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Though he works as a quantitative analyst for a bank, spending his days creating computer programs and mathematical models, Toulouse, France–born Raphaël Zerbib always had an itch to create in a more artistic way. Once he moved to London and bought his first apartment—which he shares with his husband, Julian, and their dog—he began conceiving his own furniture and collaborating with artisans, fabricators, and designers like Elliott Barnes to bring it to life. Here, he explains a few of his favorite things.
I’ve always been attracted to creation. My job is very cerebral, and while it’s fulfilling, the ability to create something by hand, and the freedom of that, is missing from what I do, so throughout the years I kept feeding this passion. Because I have ideas, I can work with people who can help me to create my own furniture, and that’s been rewarding for me.
My approach to design has evolved a lot from back when I was only worshiping the Memphis style. I like mixing styles from different eras or different designers, and I like mixing antiques and contemporary pieces. They can tell a different story than if they’re placed apart, and for me, it’s the right way to make design history relevant—to make the past, present, and future talk to each other through objects.
The coffee table I designed with Elliott Barnes. The inspiration behind it is a ceramic steak I bought from Astier de Villatte [shown in the previous spread]. The kidney-shaped top—you’ll see that they’re roughly the same form and color. It’s one of my husband’s favorite objects, and he suggested the idea. Elliott likes to name the pieces he makes, and the name of this table is Bavette, the Glacier, and a Silver Room. The painting over the sofa is by Jason Tessier. I have a few paintings of his, but I particularly like this one because when I look at it, I always see an upside-down face. I like that it allows you the opportunity to decide what it represents to you. Anyone looking at it will have a different interpretation.
The mirror is one of my favorite pieces. I found the woodworker who made it, Christophe Daguet, on Instagram, and fell in love with it. It’s imperfect, but at the same time it’s really beautifully made; when you get closer you can see that the grain isn’t exactly how it’s supposed to be everywhere, or there are bits of inlaid wood that help hold it together. So you see the handwork behind it, which is something I really value.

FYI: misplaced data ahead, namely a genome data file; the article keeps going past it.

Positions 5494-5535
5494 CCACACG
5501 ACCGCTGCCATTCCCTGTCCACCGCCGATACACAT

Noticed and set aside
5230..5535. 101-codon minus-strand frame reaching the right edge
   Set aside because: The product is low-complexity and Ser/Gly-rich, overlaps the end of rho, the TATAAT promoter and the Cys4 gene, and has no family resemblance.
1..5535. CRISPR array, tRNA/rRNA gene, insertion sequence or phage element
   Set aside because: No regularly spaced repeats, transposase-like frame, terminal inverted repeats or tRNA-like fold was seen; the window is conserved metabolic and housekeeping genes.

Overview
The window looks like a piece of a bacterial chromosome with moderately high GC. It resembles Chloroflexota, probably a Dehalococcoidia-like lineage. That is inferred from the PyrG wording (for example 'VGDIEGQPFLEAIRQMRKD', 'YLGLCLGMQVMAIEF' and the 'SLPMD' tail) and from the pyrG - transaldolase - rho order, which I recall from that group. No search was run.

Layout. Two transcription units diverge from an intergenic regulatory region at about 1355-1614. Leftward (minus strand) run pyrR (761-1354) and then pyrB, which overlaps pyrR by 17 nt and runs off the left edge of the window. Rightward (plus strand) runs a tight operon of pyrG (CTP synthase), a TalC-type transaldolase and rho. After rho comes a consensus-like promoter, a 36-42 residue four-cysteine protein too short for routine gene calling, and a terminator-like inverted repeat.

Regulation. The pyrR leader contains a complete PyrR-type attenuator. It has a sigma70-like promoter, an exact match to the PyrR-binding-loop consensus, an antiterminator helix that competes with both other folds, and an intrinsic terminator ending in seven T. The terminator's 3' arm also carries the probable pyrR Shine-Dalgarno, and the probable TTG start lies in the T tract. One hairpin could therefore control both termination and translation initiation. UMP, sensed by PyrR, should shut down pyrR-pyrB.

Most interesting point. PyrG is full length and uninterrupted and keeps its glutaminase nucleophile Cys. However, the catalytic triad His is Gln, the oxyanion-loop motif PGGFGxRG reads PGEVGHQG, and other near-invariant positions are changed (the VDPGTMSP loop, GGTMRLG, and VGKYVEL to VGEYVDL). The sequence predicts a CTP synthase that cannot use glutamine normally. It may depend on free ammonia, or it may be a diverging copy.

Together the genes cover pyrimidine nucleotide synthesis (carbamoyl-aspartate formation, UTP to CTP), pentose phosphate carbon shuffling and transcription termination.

My husband and I made the headboard completely with our bare hands. It was a challenge. I’ve designed things, but before this I’d never participated in the manufacturing process, so for me this was the next level, making something from scratch to the very end. The only thing we didn’t do ourselves was get the shape cut out of plywood, but we drew the shape. I liked how the vase looks like it’s cut out of paper. You can’t really put flowers or water in it, and it’s not really symmetrical; I like that it’s imperfect.
The dining room lamp is by Elliott, and the idea was to have this big, fat, squared pyramid sitting on top of the table. The table is also by Elliott. The painting is by my husband. It’s supposed to be my husband, his best friend, and her dog. I wanted something that represented a usual dinner scene, and Julian—who’s a fashion stylist—said, “I can do it, because I used to paint before.” I didn’t trust him in the beginning, but in the end, I loved it so much. It’s a great piece of art. The lamp is by Gary Morga.
I’m really drawn to lamps that have this typical lamp shape, but revisited. Like the dining room pendant lamp that has the same shape but upside down. The only exception is the Memphis lamps; they’re more like objects for me that I collect. And they have a meaning for me, because Memphis is something I discovered very early, when I was at university, and it made me aware that when you’re a designer, you can make amazing, funny, beautiful things, and that’s how you learn to create a living interior that’s specific to you and not dictated by trends.
How to Live With Objects. Copyright © 2022 by Monica Khemsurov and Jill Singer. Photographs copyright © 2022 by Charlie Schuck. Published by Clarkson Potter, an imprint of Random House.